April 2015. Even in a country famed for planet Earth’s most gorgeous temples, the Thai town of Sangkhlaburi more than holds its own with a handful of mesmerizing wats located in and around the all-encompassing Khao Laem Reservoir. The ancient and largely abandoned Wat Somdet Gao is one of them and is best accessed via a cruise around the reservoir. Just grab a captain by the foot of Saphan Mon Bridge, haggle a bit and he’ll expertly guide you across the water from temple to temple. For Wat Somdet Gao I got dropped off here at this tiny secluded beach.
April 2015. From the beach a steep, five-minute forest trail leads to the temple, which sits majestically atop a hill in a beautifully crumbled state. Note that this is a different temple to the flashy, modern Wat Somdet on the main road back in town.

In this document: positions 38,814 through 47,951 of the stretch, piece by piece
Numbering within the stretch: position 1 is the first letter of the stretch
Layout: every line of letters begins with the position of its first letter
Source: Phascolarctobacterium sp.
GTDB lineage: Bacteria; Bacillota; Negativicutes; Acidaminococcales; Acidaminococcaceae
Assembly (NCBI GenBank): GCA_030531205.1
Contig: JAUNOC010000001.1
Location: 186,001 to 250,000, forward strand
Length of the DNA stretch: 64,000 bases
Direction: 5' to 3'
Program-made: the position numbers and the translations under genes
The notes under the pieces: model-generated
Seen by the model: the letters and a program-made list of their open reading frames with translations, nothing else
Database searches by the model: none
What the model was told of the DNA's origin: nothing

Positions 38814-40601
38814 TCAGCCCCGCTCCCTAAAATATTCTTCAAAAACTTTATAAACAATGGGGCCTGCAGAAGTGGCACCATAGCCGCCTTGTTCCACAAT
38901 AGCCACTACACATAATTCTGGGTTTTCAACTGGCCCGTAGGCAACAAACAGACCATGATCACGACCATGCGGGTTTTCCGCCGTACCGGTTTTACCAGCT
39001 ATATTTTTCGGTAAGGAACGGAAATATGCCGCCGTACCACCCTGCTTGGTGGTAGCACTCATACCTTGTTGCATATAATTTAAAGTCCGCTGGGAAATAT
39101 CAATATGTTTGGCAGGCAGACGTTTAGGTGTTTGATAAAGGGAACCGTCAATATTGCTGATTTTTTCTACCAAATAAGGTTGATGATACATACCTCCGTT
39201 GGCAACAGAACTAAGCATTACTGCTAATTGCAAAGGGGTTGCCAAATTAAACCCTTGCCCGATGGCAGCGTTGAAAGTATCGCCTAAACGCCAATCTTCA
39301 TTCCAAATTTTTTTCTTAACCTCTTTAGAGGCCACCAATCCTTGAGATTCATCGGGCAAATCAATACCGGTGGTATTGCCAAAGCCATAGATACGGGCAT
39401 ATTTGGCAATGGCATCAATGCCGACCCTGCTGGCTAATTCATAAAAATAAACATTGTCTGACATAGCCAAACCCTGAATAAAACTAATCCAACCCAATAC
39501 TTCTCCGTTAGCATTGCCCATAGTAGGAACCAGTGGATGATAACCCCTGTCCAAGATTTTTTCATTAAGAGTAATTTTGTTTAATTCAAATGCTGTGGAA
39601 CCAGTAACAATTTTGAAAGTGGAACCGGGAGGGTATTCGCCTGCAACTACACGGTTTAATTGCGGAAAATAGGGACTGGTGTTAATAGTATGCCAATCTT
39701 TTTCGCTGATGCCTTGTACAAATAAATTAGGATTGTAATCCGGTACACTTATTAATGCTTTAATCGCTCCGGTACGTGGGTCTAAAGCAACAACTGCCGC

April 2015. Open-air, save for a makeshift cover of black sheets, the interior is really charming with its scattered prayer mats and slanting light patterns. Thanks to its lofty location Wat Somdet Gao is immune to the flooding that affects so many of the area’s temples.
April 2015. Although no longer a properly functioning temple, it was nice to see that for some locals at least it’s still a special place. The lone shrine was decorated by a modest collection of plants, handwritten notes and a framed photograph of a local monk.
April 2015. Sangkhlaburi’s boat captains are a laid-back bunch and more than happy to wait around while you explore. Having hung out in the temple for a bit, we eventually made our way back down the hill where our waiting guide looked up, stubbed his cigarette out and shuffled back onboard for the next leg of our adventure.
For more on my adventures in this incredible Thai town, take a look at my other reports on Sangkhlaburi.
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